It’s a little hard to see in this image, but the bottom petals do have a touch of the gold that is on the walls.  Once again, it’s that kismet thing. This photo of my father-in-law’s Star Magnolia was meant to hang on the walls of my dining room.

I love these diy ideas on how to make art for your home decor. I especially like the suggestion to use art that has a meaning. Photography & Childrens' art are some suggestions.

I hope I’ve provided you a few ways you can make your own art, especially art that might have a special significance to you. If you have other ways you’ve created your own art, I’d love to hear about them or see them!

I’m so glad you stopped by to visit today; I appreciate it more than you’ll ever know. And when you leave a comment…ah, it makes my heart sing! If you want to see what I’m up to from week to week, sign up here to sign up for updates.

I have published printable PDFs of several of my most popular knit patterns and printables and have made those available to all of my subscribers. Come back and check every now and again. I will continue to add patterns and printables to this page as we go along.

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Until next time,

This is a sponsored conversation written by me on behalf of Shutterfly. The opinions and text are all mine.

We’re very excited about our online shop at Society 6 – much of the artwork that you see on our pages is available for purchase as a print or on a variety of products – from coffee cups to phone cases. Click on the image below, browse around and have a look for some great gift ideas!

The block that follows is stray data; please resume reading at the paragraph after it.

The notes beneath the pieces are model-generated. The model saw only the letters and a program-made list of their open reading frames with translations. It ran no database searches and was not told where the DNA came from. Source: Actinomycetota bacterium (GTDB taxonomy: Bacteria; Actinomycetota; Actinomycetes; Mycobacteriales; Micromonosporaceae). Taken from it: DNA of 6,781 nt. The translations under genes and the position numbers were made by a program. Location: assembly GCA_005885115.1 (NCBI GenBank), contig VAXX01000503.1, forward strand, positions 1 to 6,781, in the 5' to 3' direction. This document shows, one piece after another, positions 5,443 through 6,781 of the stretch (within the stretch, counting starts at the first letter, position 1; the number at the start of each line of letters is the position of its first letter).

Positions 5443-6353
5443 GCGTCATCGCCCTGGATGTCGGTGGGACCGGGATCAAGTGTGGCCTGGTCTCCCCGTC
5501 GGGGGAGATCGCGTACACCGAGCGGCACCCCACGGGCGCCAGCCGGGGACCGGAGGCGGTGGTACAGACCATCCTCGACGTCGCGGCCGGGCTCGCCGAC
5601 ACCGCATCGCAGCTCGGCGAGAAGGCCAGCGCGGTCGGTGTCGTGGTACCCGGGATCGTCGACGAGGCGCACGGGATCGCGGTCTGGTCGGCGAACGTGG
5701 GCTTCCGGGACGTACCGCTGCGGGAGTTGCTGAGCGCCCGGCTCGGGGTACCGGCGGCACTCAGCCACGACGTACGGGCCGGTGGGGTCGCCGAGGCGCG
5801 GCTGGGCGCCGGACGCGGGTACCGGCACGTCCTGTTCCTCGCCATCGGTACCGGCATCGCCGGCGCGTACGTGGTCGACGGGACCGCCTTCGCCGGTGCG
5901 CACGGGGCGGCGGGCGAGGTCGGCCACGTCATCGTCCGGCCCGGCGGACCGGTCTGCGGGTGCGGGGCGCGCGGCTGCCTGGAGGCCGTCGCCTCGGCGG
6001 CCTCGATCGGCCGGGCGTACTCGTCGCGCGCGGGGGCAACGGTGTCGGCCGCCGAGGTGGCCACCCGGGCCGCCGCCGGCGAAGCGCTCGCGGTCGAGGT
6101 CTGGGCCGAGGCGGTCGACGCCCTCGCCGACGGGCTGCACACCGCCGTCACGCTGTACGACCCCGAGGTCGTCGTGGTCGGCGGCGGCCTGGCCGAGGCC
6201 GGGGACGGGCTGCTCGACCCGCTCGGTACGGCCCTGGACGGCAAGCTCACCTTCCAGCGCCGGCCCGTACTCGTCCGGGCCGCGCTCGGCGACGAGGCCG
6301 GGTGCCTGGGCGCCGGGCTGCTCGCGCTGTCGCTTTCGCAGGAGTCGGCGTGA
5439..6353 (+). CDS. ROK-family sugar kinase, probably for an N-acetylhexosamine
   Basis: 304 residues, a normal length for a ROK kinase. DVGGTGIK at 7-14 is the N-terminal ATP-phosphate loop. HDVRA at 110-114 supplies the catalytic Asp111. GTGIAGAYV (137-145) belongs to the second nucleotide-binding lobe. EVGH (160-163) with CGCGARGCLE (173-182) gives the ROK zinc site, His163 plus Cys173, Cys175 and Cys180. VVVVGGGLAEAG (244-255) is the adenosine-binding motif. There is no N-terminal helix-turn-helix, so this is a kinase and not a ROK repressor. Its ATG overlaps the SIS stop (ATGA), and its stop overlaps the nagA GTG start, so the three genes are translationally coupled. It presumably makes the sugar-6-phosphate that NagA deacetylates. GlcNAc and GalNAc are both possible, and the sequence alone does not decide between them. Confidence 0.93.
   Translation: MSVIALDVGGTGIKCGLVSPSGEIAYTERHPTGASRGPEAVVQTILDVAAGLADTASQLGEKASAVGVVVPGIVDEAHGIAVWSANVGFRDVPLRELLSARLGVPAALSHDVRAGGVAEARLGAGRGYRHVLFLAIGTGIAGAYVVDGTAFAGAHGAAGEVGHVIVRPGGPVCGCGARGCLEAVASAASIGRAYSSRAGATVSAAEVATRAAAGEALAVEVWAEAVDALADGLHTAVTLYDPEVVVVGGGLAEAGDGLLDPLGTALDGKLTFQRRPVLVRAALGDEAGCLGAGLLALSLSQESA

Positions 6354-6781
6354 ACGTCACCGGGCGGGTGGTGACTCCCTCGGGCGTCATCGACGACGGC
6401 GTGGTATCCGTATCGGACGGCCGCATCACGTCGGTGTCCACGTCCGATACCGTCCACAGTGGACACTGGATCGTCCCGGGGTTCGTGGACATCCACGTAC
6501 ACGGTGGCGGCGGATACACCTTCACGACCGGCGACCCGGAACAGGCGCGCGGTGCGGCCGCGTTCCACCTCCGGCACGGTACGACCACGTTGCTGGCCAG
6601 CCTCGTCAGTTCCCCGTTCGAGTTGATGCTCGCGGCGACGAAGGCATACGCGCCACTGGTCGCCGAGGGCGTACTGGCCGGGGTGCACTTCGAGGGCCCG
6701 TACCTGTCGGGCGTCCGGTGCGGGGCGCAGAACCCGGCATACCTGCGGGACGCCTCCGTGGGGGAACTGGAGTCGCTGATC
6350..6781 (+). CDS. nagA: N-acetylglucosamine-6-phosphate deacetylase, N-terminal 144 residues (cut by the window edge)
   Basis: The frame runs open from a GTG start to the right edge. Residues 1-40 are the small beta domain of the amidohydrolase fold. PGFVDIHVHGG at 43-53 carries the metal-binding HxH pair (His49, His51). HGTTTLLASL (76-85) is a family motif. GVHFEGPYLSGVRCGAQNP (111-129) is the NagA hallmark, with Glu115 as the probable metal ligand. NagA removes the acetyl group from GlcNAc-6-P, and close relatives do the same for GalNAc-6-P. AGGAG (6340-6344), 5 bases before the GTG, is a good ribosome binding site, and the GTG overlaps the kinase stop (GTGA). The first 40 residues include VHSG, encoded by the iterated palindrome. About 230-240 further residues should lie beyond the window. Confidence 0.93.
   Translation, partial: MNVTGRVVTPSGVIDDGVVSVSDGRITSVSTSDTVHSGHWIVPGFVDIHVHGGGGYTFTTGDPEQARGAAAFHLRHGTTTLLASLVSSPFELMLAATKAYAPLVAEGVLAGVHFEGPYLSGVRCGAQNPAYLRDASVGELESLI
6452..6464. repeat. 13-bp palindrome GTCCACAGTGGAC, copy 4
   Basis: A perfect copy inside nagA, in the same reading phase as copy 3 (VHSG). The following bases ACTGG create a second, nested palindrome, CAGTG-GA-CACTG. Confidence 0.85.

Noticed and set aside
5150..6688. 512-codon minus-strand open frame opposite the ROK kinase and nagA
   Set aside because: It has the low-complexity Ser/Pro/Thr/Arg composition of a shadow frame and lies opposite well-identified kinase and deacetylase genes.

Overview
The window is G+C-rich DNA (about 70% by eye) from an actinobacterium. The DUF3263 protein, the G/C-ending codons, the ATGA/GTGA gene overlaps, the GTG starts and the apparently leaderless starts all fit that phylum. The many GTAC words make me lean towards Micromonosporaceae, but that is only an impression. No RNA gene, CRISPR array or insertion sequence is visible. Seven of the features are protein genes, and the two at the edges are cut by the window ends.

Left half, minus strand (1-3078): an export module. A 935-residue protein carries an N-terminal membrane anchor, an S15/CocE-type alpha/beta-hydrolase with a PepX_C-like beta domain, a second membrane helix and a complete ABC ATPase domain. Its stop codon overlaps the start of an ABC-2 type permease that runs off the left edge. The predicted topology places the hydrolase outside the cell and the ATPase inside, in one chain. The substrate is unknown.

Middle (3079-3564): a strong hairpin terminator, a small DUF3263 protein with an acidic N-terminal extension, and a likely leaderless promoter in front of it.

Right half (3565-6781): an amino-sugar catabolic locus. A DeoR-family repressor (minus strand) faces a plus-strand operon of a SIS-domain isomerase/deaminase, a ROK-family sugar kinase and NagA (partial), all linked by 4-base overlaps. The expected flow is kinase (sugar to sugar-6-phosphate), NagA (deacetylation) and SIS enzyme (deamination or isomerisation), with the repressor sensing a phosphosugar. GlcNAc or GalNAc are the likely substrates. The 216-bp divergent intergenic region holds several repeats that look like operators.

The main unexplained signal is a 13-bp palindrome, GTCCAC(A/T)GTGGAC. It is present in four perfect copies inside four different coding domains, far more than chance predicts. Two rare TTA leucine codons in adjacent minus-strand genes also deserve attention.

Thanks for making my day by SHARING!!

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  1. Hi Lynn,

    Thank you for sharing the sweet art in your home. The painting of your children is amazing!!! You are so talented my friend! I would agree that art should have meaning…as should most of the ‘things’ we collect in our homes. I don’t like to fill a space just to fill a space and often leave walls bare for way too long before finding the right piece.

  2. This is very encouraging to me to see the end result of your ‘camera homework’! I don’t know how many time I have taken to ‘practicing’ with my digital camera to find the right settings for this kind of photo. The idea of adding the meaningfulness of the subject somehow makes it more worth while to finish the project. Thank you for renewing my will to persevere with what I have already started!

    1. Hi Hilary,

      Thanks so much for stopping by and for leaving your kind comment.

      Oh do stick with your ‘camera homework’. The truth is that for every one photo I love, I probably have 25 that I end up discarding. Even after 2 classes, I am still learning how my camera works and the only way I have found to do that is to just dive in and take pictures.

      Best wishes and have fun with your homework

      Hugs, Lynn

    1. Thanks Robin, I especially love seeing the work that my kids have created over the years. And getting something framed really takes it to the next level.

      Thanks for coming by to visit.

      Hugs, Lynn

  3. Your art is beautiful! Have you ever thought about posting a “how to” on how you photographed the Magnolia with the black background? I love it!